Timeline of the experiment and study procedure.Cognitive testing included two working memory tasks (auditory n-back and letter-number sequencing), a fluid intelligence task [matrix reasoning task, TONI-IV (Test of Non-verbal Intelligence Version IV)], two cognitive control tasks (Stroop and Flanker task), two processing speed tasks (symbol search and digit-symbol substitution task) and a short-term memory task (number-span task). In addition, subjective motivation and concentration were measured on a scale from 1 (minimal) to 10 (maximal).
© Copyright Policy - open-access
Related In: Results  -  Collection

License 1 - License 2
Show All Figures
getmorefigures.php?uid=PMC4309169&req=5

f1: Timeline of the experiment and study procedure.Cognitive testing included two working memory tasks (auditory n-back and letter-number sequencing), a fluid intelligence task [matrix reasoning task, TONI-IV (Test of Non-verbal Intelligence Version IV)], two cognitive control tasks (Stroop and Flanker task), two processing speed tasks (symbol search and digit-symbol substitution task) and a short-term memory task (number-span task). In addition, subjective motivation and concentration were measured on a scale from 1 (minimal) to 10 (maximal).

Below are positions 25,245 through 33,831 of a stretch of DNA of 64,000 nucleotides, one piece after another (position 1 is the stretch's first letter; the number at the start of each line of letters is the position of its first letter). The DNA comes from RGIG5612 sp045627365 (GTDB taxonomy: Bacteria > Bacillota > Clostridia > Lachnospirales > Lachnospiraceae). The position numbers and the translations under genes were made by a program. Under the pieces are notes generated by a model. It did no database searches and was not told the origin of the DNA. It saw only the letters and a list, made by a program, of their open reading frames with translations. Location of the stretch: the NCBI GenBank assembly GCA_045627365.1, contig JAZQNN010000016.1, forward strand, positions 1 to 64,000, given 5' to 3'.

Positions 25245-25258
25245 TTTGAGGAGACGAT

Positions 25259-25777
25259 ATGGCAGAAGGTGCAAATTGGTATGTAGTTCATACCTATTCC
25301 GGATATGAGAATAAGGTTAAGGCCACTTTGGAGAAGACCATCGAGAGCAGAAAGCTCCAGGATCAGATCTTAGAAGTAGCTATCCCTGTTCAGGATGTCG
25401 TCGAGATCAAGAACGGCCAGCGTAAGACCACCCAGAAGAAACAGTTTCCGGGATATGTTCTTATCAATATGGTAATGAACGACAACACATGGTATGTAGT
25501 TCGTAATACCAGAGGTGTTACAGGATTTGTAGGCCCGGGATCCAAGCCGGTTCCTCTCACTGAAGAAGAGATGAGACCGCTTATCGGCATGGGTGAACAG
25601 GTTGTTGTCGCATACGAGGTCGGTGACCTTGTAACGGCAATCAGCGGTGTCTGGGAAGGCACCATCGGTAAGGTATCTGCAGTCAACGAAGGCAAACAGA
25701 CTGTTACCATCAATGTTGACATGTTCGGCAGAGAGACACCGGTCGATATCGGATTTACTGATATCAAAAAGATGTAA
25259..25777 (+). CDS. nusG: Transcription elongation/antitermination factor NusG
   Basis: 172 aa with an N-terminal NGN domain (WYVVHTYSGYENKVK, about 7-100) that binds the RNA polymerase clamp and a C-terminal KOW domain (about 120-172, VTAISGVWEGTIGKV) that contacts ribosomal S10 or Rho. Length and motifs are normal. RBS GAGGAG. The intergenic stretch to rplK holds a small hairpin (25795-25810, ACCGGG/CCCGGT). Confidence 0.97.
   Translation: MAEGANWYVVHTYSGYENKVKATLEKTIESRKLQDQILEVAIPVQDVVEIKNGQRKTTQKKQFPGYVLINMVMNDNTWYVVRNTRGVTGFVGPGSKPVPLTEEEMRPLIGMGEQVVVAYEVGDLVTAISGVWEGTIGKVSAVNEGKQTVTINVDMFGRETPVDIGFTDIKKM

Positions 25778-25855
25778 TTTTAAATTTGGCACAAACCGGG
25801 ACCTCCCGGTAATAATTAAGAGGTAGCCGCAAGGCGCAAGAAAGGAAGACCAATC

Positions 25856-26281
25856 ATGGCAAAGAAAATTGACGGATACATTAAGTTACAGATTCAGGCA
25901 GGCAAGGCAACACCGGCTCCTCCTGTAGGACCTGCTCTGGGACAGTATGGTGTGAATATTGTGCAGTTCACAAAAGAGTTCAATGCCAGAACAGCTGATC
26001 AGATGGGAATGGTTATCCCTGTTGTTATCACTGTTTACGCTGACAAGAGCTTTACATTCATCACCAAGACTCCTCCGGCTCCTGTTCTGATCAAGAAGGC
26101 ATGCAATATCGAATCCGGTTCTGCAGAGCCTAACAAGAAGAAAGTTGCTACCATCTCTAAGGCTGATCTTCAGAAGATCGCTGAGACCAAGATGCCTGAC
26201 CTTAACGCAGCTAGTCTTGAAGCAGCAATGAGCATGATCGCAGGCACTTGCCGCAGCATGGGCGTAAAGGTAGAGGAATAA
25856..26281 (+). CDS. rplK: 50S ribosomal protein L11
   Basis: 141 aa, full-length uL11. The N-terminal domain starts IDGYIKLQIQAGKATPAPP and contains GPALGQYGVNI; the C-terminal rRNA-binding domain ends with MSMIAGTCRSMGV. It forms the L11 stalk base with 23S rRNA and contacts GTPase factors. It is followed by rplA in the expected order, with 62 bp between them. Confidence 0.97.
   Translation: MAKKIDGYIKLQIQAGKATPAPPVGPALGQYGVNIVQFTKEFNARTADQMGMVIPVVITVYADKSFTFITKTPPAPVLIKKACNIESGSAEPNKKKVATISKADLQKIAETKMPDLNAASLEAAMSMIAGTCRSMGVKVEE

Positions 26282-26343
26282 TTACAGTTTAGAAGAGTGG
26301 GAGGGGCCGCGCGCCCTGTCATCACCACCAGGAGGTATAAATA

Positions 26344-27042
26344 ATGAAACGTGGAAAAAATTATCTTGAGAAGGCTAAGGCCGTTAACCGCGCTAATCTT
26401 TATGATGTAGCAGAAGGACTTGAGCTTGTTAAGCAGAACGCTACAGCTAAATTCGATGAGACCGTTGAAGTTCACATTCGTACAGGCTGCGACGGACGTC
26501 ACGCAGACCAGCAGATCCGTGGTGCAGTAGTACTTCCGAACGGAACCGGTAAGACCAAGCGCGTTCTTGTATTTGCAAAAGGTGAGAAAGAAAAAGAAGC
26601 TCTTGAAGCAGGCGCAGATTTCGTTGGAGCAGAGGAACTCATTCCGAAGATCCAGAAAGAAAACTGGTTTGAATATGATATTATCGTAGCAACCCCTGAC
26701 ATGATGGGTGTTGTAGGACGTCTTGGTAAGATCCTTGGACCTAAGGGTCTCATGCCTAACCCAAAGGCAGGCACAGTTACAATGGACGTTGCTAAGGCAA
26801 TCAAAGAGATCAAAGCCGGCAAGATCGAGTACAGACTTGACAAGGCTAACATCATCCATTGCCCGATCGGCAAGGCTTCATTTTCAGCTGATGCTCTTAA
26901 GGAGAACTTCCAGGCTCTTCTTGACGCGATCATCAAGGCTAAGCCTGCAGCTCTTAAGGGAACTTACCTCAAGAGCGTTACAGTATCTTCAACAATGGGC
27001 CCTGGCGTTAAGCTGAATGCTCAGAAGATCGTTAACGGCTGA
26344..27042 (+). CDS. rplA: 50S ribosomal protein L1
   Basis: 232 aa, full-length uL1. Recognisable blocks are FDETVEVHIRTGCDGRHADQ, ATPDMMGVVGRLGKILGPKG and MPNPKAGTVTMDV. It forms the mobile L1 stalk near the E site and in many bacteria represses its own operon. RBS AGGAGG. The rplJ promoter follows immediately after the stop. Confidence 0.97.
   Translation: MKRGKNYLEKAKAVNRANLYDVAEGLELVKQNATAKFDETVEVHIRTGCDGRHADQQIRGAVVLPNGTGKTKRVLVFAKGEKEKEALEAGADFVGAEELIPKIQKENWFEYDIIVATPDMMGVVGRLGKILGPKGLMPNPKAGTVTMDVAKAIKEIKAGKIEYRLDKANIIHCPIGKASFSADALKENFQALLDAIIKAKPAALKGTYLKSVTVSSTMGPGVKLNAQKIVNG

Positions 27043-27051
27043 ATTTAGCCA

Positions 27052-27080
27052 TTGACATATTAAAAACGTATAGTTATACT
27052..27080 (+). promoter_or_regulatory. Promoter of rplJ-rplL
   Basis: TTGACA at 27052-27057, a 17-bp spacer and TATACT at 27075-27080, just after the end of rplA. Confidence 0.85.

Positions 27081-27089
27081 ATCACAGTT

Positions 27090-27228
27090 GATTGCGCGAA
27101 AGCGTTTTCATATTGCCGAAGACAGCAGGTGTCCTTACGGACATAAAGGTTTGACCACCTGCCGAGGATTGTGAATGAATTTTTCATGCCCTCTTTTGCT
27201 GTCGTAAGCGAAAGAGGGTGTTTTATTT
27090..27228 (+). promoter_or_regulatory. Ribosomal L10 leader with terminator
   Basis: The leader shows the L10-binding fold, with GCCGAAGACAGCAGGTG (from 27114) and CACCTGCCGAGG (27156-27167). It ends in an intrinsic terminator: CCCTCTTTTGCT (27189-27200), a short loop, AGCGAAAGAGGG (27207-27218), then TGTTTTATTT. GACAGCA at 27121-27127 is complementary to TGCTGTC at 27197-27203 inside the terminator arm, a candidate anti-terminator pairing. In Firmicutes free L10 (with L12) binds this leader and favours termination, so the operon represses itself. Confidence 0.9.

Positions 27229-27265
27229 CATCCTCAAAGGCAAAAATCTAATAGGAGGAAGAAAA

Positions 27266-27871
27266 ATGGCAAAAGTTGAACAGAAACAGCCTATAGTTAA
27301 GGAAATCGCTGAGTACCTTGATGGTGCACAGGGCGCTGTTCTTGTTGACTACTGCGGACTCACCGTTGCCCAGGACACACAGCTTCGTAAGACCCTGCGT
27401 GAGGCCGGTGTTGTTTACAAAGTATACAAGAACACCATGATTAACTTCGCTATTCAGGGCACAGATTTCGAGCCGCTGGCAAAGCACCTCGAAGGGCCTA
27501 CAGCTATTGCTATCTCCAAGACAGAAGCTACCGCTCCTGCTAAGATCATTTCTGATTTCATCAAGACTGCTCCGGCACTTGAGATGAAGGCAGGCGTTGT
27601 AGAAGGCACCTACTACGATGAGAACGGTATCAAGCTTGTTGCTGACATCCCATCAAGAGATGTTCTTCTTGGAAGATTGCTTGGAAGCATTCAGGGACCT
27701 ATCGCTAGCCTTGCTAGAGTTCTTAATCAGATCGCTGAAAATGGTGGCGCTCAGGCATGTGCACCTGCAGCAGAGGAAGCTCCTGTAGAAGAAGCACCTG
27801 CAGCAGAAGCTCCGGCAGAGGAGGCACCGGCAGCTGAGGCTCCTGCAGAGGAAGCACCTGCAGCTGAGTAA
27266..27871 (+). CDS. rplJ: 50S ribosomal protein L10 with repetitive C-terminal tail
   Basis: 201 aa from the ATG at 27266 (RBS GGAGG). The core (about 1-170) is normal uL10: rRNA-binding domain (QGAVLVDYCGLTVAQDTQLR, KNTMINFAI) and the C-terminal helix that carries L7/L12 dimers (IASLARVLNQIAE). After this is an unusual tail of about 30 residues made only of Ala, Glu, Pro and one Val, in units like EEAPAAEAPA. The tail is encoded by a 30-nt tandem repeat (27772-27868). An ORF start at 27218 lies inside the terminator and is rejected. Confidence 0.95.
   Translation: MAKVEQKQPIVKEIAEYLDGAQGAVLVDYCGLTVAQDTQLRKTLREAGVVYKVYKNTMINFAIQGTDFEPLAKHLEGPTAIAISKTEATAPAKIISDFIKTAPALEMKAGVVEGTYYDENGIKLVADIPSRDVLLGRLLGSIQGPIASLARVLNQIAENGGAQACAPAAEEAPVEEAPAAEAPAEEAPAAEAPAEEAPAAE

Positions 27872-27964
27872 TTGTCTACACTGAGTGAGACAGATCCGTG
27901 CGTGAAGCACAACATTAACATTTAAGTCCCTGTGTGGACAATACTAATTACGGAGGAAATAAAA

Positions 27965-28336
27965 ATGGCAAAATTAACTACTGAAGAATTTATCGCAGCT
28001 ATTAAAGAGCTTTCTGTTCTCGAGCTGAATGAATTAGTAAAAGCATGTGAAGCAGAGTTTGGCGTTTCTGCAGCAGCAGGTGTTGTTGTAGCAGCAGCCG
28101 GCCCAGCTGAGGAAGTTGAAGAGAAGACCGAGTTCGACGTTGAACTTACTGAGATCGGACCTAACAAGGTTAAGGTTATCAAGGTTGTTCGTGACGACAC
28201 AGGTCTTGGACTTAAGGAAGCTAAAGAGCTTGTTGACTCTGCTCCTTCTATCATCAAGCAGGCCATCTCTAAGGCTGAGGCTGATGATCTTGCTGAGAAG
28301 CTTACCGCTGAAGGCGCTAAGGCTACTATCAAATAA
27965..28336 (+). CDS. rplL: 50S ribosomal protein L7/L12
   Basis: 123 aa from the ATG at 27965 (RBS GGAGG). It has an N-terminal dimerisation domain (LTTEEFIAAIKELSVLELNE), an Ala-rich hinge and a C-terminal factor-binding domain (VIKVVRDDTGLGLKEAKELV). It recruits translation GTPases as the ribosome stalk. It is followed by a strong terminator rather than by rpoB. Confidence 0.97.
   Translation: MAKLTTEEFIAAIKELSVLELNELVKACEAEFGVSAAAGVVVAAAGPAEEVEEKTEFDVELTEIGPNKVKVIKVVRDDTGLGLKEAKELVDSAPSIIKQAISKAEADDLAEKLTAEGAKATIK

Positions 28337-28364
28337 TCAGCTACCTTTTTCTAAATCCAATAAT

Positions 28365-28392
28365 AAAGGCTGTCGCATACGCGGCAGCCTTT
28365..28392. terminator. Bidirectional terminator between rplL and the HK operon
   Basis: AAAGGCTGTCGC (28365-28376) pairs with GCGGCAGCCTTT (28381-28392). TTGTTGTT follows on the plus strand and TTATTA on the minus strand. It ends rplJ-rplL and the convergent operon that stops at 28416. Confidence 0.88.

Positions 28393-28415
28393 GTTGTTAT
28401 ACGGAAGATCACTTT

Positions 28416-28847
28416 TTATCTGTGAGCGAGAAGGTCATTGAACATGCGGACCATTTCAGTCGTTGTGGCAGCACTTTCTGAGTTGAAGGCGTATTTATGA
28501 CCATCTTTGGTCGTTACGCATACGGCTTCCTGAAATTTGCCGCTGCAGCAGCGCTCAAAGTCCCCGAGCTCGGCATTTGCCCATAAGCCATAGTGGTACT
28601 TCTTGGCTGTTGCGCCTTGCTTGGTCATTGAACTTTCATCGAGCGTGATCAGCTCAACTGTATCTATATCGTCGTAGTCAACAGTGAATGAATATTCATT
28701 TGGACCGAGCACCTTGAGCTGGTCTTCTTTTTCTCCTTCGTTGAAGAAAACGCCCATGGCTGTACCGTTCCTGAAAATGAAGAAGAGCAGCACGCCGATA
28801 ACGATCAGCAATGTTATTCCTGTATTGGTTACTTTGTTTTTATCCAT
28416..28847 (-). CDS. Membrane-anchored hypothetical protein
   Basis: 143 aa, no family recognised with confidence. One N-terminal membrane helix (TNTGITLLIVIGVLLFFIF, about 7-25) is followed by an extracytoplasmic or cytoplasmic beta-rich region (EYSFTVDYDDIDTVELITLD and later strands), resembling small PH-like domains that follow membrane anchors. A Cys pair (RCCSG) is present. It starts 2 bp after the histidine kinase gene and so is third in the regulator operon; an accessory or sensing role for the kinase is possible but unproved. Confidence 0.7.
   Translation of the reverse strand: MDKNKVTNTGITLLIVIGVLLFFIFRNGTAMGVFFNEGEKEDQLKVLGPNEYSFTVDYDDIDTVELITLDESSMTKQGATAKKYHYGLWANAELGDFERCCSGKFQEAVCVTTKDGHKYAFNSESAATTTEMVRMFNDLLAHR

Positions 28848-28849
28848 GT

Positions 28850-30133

Mentions: We assessed the cognitive performance before (PRE) and after 3 weeks (POST) of training. In addition, all subjects were asked to participate in a third session after a minimum of 2 months (FOLLOW-UP = FU,Figure 1). In one subject (control subject, code 36), POST took place 1 week later due to sickness on the planned test date.

Bottom Line: Significant differences in immediate (after 3 weeks of training) and long-term effects (after 2-6 months) in an auditory n-back task were observed compared to controls (2.5 fold immediate and 4.7 fold long-term increase in the training group compared to the controls).Other cognitive functions (matrices test and Stroop task) did not change when comparing the training group to the control group.The sustained performance improvement several months after the training supports the effectiveness of the training.